It was hard to say who was more brazen the hooker or the john.
Most men patronizing prostitutes on a recent weekday avoided the group chatting in front of a business between 1300 and 1700 South on Salt Lake City's State Street.
But not this guy.
Just shy of 3:30 p.m., his black car slid to a halt. Down rolled the window. A young woman in a long gray shirt and black pants sidled up to the window. They exchanged indecipherable words before the woman walked off, apparently unable to come to terms with her prospective customer.
The man then casually climbed out of his car and briefly peered into a shop window filled with women's clothes and lingerie before leaving.
This part of Salt Lake City along with several others is a known area for buying and selling sex. But police have shifted how they address the crime.
In 2012 the same year the police department disabled its vice squad prostitution-related arrests in Salt Lake City plunged a staggering 92 percent from the prior year, a Salt Lake Tribune analysis found. Police reported 31 arrests for commercial sex crimes last year, compared with 393 such arrests in 2011.
Salt Lake Police Chief Chris Burbank said he's not surprised by the drop.
"I think our numbers are reflective of the fact that we were not doing vice enforcement [in 2012]," Burbank said. "We did not do vice enforcement the way we have in the past. [It's the type of crime where] the more you put officers out working it, the more arrests they're going to make."
Early last year, Burbank disbanded the vice squad after questionable practices by some detectives, including investigating such crimes outside city limits and violating the police department's "no touch policy" as they sought to get evidence of prostitution.
Burbank also said a lot of commercial sex crimes are shifting from the streets to the Internet, and that calls from residents reporting cars stretched 10-deep around their neighborhoods are on the decline.
"It's just not a visible crime anymore," Burbank said. "It goes less noticed."
But residents living in the neighborhoods that traditionally have seen the most money-for-sex trade said it's still there, even if it's not being actively reported.
Daytime is busy • Tammy, a 38-year-old woman who asked The Tribune not to use her last name, lives along State Street and said she does what she can to help the prostitutes.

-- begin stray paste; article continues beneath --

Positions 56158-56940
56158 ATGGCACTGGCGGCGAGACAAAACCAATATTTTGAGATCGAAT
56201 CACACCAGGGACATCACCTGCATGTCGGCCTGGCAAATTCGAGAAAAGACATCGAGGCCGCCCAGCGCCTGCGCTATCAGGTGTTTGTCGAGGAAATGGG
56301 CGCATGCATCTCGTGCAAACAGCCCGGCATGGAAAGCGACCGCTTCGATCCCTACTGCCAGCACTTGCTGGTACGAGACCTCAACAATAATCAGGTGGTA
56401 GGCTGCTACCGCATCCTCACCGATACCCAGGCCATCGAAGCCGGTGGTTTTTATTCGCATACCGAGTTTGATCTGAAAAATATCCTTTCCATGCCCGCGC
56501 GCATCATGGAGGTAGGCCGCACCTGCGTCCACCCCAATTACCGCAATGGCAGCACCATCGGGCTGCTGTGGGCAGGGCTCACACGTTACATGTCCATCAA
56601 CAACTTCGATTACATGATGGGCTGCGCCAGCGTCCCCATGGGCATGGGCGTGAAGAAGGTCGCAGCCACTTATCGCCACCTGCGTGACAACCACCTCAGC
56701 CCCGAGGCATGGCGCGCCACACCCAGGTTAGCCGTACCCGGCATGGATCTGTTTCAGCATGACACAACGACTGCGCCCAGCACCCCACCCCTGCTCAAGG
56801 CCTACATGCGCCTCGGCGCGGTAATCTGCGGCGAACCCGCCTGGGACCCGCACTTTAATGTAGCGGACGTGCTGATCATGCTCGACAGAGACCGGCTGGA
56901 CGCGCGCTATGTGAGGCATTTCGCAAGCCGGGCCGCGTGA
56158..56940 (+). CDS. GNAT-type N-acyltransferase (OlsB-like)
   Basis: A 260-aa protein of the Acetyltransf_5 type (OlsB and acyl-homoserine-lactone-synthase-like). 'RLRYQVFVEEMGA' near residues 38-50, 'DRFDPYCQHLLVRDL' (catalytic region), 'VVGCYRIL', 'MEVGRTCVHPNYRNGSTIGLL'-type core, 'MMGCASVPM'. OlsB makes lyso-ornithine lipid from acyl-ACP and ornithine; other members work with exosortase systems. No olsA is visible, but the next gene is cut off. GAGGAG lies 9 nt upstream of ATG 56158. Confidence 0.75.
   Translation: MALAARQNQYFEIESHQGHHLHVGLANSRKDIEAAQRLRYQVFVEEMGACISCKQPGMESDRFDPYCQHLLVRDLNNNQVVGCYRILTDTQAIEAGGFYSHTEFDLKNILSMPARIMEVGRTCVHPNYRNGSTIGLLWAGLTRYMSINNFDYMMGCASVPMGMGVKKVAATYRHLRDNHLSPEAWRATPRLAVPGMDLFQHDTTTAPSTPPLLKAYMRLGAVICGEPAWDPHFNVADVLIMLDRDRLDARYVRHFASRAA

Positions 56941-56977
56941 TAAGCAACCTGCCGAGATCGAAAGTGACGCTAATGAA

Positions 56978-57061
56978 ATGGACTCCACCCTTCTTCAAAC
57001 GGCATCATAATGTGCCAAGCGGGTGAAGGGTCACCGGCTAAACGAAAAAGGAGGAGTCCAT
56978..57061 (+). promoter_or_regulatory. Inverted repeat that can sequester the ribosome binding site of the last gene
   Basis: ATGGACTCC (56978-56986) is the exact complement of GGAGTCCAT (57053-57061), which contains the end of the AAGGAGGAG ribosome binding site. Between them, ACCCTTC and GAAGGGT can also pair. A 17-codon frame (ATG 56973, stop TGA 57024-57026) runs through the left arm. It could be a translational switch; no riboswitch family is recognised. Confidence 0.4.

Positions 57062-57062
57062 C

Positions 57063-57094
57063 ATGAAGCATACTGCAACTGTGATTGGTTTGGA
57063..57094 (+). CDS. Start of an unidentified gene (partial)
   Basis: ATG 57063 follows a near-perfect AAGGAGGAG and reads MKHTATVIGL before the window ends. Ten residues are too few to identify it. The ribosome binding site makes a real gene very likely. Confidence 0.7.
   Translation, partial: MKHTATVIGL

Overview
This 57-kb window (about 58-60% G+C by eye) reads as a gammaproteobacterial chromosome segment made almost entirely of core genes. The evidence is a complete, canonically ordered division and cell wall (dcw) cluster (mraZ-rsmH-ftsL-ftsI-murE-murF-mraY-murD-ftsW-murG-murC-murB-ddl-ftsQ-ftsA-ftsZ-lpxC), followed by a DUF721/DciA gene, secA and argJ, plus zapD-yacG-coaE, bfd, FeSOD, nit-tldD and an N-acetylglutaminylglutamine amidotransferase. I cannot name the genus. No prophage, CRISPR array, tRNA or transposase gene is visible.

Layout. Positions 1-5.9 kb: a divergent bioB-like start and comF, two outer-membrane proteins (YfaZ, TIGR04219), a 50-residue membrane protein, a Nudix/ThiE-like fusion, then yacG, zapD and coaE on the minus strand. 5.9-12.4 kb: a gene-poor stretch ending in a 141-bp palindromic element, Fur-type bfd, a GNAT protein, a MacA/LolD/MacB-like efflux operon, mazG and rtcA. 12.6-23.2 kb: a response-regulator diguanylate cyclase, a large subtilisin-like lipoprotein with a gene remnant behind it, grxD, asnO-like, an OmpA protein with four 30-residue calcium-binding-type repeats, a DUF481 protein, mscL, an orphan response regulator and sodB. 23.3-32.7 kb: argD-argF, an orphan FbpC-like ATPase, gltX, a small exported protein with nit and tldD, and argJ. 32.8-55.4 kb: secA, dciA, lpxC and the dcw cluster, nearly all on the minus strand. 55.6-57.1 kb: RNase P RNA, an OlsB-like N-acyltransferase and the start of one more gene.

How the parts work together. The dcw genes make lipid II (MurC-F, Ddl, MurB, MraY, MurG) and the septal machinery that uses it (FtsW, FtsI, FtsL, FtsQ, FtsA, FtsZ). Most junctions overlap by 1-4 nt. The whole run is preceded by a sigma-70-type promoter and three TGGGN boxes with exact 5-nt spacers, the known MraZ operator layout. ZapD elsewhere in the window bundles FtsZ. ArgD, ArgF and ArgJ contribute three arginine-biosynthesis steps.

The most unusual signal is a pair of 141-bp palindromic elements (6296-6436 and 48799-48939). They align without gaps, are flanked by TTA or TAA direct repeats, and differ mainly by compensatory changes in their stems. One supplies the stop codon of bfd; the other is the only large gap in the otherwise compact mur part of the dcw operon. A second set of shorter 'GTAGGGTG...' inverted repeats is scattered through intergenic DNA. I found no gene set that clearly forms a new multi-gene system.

She pulled out a cellphone and flashed through photos she has taken: This woman has AIDS and doesn't use protection or tell the men she's with about her illness. That one has been walking the streets for several months, and Tammy watched her get out of one john's car and into another just minutes later.
She's seen women dumped beaten and naked by johns who decided they didn't want to pay for services rendered.
On that afternoon, buyers were persistent, throwing out pickup lines: "Do you need a ride?" "Are you OK?" "Do you date?" "Show me your breasts."
In less than an hour, Tammy pointed out no fewer than four prostitutes walking the street and that didn't include those who were plying their trade at local motels with the full knowledge, she claimed, of the motel owners.
"Every room over there is loaded," Tammy said, pointing to a nearby motel.
Some women have glazed eyes a clear sign of drug addiction. One even bluntly asks for crack.
Police say most of the women working the streets are addicts looking for a quick fix and often work near where they also buy drugs. Women who prostitute online could be simply looking for "easy money, and there's lots of it," said Lt. Dave Askerlund, who heads the department's new organized crime division, which also will tackle vice.
Salt Lake City police say daytime hours, surprisingly, are a popular time to shop for sex. Men take advantage of traditional work hours because they have to be home in the evening.
And it's easy to pick out the working women during daylight hours.
"[During the day] you can tell what they are," Tammy said, referring to their caked-on makeup and provocative dress. "They're trying to slut it out."
Tammy said johns frequently stop her while she's out walking. In the past, she has had to carry fist-sized rocks in her pockets and has actually thrown them at vehicles to ward off johns who wouldn't leave her alone.